2 The Place, the Universe, and the Globe

Place has three decisive aspects of social being. First, it means a fixity in space. A place is a fixed location, a stable spot on a map. This means that place is something you can go to, leave, and return to—after a week, a year, a decade, a century, a millennium. A place can be destroyed and disappear, true, but it is always a good bet that it will be there across the vicissitudes of time, in some shape or other.

(p. 500) Second, place means contiguity. A place is where people can meet, can come and can be close to each other, where buildings can relate, where vehicles meet frequently. In this respect, the importance of place varies, positively with contiguous social ties or with local networks, and negatively with the significance of extra-local networks. Place is the site of face-to-face communication, opposite to letter-writing, calling, and Internet chatting.

Third, place means distinctiveness. A place is something different from another place, from anywhere, and from nowhere. A node is defined only by its connectivity, and a position by its relations; but a place is defined by its characteristics. The Norwegian architectural historian and theorist Christian Norberg-Schulz (1982) has referred to this distinctiveness as “genius loci,” the spirit of character of place, manifested both in the built environment and in the landscape.

Place matters to the extent that the universal does not. Universal laws rule regardless of place; they rule in all places without distinction. After Aristotle (who accorded a particular priority to place and to the question “where?”) universe and space came to obliterate place in Western philosophy and science (Casey 1997). It re-emerged in the mid-1930s in Heidegger’s philosophy, to which postmodernist and post-structuralist thought have paid close attention.

In other words, in so far as there are universal laws of social science—of economics, of politics, of sociology—place is irrelevant. Now, social scientists agree to having few if any universal laws. Does that mean that place is recognized as important? Not necessarily, because the non-universal may be specific instead to class, gender, ethnicity, culture, or any other non-place features. American-style identity politics, and studies of it, have hardly highlighted place-based identity (cf. Calhoun 1994).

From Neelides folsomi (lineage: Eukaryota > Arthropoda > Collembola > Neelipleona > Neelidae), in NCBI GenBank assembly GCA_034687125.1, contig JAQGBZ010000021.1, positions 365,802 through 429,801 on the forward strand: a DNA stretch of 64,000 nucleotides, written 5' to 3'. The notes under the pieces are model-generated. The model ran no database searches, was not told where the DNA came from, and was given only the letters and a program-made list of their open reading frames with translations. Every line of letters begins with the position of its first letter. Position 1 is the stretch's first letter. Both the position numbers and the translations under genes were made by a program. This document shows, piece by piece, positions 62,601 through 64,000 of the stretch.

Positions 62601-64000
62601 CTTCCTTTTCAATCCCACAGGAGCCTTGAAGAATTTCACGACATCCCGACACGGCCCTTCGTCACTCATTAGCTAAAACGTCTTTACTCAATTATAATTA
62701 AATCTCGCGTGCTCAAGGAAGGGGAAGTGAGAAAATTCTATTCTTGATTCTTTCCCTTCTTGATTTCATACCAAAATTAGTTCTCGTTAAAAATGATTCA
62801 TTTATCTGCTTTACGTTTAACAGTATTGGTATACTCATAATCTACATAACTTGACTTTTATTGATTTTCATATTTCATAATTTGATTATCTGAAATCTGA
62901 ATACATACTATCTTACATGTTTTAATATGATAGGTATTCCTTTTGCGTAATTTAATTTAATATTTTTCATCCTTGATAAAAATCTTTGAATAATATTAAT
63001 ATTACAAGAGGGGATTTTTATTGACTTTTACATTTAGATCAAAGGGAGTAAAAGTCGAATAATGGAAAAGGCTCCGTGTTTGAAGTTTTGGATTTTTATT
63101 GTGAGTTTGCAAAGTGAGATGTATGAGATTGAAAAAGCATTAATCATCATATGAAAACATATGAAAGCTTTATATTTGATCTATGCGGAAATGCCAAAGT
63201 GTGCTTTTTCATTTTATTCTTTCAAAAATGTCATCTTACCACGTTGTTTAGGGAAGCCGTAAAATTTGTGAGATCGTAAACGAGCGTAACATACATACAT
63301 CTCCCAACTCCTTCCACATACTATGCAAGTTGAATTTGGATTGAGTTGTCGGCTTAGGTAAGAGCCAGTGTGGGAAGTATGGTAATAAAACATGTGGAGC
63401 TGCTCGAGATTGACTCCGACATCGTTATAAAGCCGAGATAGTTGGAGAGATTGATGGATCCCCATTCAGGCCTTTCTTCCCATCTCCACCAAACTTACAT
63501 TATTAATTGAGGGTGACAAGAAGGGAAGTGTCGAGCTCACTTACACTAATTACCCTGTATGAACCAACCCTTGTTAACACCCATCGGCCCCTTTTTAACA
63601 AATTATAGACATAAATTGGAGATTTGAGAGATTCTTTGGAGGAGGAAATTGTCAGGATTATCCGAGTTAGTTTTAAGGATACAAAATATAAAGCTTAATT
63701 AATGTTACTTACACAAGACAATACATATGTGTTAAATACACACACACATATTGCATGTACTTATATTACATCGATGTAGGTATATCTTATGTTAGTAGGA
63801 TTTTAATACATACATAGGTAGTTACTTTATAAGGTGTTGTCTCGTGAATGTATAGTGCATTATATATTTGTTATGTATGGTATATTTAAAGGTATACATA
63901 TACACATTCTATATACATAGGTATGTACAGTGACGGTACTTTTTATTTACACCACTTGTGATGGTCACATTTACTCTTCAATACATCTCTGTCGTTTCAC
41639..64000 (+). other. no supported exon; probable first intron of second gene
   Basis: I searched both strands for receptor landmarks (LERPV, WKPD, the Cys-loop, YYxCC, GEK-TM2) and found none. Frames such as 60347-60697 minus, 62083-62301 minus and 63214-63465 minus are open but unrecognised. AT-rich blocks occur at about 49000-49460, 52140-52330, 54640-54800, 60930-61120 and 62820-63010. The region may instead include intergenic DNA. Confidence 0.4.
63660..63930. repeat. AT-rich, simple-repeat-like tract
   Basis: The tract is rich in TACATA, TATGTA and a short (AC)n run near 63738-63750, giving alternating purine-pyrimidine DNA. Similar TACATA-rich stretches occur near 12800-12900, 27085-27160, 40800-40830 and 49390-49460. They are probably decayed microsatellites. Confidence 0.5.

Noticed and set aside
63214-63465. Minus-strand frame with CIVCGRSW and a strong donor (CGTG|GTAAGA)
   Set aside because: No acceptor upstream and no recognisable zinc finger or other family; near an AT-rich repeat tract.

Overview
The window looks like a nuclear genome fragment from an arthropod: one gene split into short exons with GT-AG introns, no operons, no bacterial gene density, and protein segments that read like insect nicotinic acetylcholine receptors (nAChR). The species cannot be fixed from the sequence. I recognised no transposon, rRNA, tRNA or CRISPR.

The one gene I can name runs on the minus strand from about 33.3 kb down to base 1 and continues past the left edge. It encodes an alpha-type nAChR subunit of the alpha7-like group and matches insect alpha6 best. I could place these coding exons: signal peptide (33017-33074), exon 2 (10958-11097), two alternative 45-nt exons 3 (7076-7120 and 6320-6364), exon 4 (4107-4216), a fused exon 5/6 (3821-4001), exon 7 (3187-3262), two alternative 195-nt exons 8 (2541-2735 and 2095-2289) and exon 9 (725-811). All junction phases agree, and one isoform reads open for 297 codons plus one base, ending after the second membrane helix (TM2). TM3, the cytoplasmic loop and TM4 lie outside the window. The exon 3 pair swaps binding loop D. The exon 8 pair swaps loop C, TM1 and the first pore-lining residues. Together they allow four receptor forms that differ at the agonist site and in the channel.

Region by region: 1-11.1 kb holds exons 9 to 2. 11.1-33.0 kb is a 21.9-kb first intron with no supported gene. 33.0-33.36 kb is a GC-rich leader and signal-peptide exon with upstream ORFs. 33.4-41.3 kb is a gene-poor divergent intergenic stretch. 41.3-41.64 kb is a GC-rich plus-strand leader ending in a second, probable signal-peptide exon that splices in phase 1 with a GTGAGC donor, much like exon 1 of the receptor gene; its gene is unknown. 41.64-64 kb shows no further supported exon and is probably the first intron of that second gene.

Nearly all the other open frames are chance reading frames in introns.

The global is different. While the universe overshadows all places, the globe reveals them and connections among them. In contrast to the universal, the global denotes interconnection, interaction, interlinkage, as opposed not only to unit isolation but also to boundless universality. And global connectivity further implies global difference, global variability, the very opposite of universalistic invariance.

However, there is a tension between connectivity and variability, and a competition for attention and recognition. The main thrust of global studies has been on connectivity and its consequences of interdependence, influence, and hybridization. Much less analytical energy has been devoted to the global variability of places. The discourse on globalization has focused more on the connection, and less on what is being connected.

Globality, in this sense, has important epistemological consequences, too. In contrast to the one-way gaze of universalism and its privileged vantage-point, globality points to the importance of cross-cultural intercommunication as the infrastructure of the global knowledge of difference and connectivity.

In brief, places have competitors in space, the universe, the network position, flows, processes of connection and linkage, as well as from time, social character, and rational choice. To go further, we had better try to grasp the positive potential of place.

(p. 501) 3 Place and Social Action

Politics is a kind of social action, a kind having direct collective implications and involving some choice of course within a wider set of rules. Individual pursuits are not politics. Neither is the adjudication or implementation of rules—tasks of judges and bureaucrats, rather than of politicians or political activists.

Looked at from the general perspective of social action, place may be important for any one or more of five fundamental reasons:

  • place is the forming mould of actors;

  • place is a compass of meaning to the actions of actors;

  • place is the immediate setting in which action occurs, or “takes place”;

  • place crucially affects the consequences of action;

  • and finally (the character of a) place is an eminent outcome of action.

The last aspect means that there is an important feedback loop between place and action. In other words, place is both a crucial explanatory or “independent” variable,” an “intermediary” variable of setting or “locale” (Giddens 1994, 118–19), and a significant “dependent” variable. Place is thus an example of the dialectics of structure and agency.